Guest op-ed from Patty Judge, chair of Focus on Rural America
For more than a decade, Iowa’s overall population has been steady.
With a very modest growth rate, our state population has hovered around 3.1 million people. If you live in Polk County this may surprise you, since the Des Moines metro area is experiencing one of the fastest growth rates of Midwest cities, growing by more than 15% since 2010, in part due to relocation of Iowans from rural communities to our larger cities.
While 27% of Americans wish they lived in a rural community, they’re being squeezed by resources and forced to move to metro areas for jobs and economic opportunity. Families that would like to stay where they are simply can’t because they don’t have access to resources necessary to compete, let alone access the health services we all need and rely on.
Nearly 20% of Americans live in rural communities, but according to a new report by Iowa Voices, “Rural Health Care Crisis: The State of Rural Health Care Access in Iowa,” only 12% of doctors treat rural patients. In a survey of 1,031 rural hospital CEOs, our rural communities are forced to function with a physician shortage of 75%. Consider the impact this has not only on patients seeking services, but also the few doctors shouldering our care.
The 2020 race for the Democratic presidential nomination brought a great deal of attention to Iowa and to rural communities. The candidates visited Iowa towns, small and large, with a focus on access to mental health care and visits with hospitals about keeping the lights on. Many, if not all, of the Democrats have drafted rural health care plans, committed to improving access to mental health care and expanding Medicaid.
However, the debate stages are often fraught with fights over ‘Medicare for All’ or whether a public option will take us far enough. The truth of the matter is the policies dominating the debate stage are not addressing the most pressing rural health care problems.
Providing insurance coverage to a woman in North Dakota won’t guarantee she has access to a doctor for safe delivery for herself and her new infant. Covering a child with diabetes doesn’t guarantee affordable insulin or ensure access to emergency services. In fact, rural emergency services are struggling. For example, in one small Pennsylvania community, there aren’t enough funds to keep ambulances on the road and staff by the phone. Unfortunately, this is not an isolated example. In rural Iowa communities a call to 911 doesn’t necessarily promise you an ambulance or other emergency services.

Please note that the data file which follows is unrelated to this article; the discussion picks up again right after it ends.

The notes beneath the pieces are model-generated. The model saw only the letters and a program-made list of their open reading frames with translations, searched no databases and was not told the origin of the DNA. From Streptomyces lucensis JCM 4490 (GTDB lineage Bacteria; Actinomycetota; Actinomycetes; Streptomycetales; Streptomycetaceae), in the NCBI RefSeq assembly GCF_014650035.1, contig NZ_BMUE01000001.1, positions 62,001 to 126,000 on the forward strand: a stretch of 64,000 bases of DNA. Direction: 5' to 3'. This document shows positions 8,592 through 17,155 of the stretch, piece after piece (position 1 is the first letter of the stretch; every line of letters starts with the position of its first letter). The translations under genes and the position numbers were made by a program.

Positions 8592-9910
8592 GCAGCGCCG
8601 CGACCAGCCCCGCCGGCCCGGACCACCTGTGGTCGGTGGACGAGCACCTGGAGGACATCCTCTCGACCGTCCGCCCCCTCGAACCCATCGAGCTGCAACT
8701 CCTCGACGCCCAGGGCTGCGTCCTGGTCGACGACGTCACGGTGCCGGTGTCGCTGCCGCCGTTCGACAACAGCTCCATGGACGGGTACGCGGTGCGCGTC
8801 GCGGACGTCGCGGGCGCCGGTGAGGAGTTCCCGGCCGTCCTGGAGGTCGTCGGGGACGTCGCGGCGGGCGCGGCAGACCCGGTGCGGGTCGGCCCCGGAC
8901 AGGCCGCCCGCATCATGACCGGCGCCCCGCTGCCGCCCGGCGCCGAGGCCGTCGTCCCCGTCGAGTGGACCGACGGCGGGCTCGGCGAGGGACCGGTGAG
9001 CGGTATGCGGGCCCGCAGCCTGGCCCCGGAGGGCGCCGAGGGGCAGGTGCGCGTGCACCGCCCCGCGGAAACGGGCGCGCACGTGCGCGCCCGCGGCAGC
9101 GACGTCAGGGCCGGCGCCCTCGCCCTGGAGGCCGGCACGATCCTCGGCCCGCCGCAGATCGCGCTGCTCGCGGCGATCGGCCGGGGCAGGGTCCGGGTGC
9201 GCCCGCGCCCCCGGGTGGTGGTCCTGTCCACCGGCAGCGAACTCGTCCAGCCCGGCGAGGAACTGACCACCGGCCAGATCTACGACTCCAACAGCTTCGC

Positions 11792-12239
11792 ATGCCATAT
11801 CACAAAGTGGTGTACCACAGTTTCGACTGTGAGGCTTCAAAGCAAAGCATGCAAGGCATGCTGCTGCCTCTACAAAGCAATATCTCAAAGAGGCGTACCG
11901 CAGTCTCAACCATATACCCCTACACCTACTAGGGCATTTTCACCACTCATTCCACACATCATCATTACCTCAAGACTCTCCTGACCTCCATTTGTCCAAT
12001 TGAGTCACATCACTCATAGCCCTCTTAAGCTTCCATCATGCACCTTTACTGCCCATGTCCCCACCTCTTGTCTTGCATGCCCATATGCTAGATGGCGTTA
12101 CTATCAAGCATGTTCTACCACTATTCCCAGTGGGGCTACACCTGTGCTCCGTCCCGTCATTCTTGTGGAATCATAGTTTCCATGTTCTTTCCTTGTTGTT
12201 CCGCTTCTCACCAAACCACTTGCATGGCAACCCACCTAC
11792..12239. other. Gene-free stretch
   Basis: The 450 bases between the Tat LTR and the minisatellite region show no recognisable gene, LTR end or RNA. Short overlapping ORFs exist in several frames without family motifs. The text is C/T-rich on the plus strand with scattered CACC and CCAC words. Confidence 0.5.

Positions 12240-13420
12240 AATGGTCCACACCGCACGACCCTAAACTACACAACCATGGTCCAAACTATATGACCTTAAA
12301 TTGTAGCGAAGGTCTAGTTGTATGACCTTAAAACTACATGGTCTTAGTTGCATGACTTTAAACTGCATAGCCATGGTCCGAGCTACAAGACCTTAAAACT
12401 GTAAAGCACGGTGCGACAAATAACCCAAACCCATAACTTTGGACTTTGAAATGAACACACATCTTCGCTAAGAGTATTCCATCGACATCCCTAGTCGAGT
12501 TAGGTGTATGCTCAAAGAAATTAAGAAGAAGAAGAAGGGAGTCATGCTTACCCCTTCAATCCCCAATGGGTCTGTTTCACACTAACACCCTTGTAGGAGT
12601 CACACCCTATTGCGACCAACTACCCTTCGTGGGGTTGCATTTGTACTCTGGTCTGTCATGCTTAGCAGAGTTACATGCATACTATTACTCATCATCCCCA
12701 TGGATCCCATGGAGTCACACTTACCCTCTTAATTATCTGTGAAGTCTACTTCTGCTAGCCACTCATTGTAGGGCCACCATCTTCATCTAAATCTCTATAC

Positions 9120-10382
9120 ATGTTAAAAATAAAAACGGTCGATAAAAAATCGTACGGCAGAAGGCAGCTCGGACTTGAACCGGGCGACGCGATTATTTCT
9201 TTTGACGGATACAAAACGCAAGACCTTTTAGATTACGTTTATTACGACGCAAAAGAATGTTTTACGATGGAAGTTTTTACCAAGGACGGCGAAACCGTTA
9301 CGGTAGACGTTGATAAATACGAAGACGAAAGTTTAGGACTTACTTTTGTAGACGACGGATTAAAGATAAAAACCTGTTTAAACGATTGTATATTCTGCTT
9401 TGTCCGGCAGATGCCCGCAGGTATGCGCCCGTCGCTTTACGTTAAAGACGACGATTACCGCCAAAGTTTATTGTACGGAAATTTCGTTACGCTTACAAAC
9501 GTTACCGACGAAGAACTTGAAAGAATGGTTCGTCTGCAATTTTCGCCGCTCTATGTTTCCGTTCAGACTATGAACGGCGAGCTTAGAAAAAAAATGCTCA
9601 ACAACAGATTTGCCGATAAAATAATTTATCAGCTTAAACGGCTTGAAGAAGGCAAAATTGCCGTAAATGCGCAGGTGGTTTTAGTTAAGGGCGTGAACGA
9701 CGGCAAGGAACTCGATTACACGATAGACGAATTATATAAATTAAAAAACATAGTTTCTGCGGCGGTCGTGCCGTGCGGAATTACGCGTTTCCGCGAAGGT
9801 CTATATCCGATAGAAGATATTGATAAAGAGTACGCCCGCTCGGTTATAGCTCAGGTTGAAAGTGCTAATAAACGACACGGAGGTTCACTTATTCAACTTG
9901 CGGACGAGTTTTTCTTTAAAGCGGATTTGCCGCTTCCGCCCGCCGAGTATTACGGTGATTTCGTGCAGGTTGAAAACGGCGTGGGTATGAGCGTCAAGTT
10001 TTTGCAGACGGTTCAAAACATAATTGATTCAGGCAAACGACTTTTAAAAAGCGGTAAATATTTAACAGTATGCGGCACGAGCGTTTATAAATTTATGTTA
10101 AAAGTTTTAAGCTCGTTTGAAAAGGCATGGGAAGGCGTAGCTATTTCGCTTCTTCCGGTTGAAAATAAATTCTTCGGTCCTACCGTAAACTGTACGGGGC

The Rural Health Care Crisis report finds that 166 rural hospitals have closed across America since 2005. In Iowa, 118 rural hospitals serve more than 1.1 million Iowans living and working in small, rural towns. While expanding Medicaid has delayed rural hospital closures in Iowa, the risk of closure is palpable as one in five rural hospitals are at risk and dozens have shuttered their maternity wards.
The Iowa Voices report rightly calls for adequate funding for these hospitals. Long before Obamacare, and still today, Iowa legislators have been fighting for fair reimbursements and creative payment systems to keep our hospitals in the black. Without the Affordable Care Act, Iowa could be worse off. States that failed to expand Medicaid are taking the brunt of these closures.
Access to health care is not a standalone issue. The viability of a community depends on good jobs, high-quality schools, and accessible health care. Losing a hospital impacts that economic vitality and quality of life for a community. Saving our hospitals must be met with economic investments in the community, to help retain the workforce and revitalize our small towns.
Until our nation figures out how to invest in rural economies to attract and keep health care providers, the rural towns many of us call home will continue to suffer.
By Patty Judge, chair of Focus on Rural America; former lieutenant governor and secretary of agriculture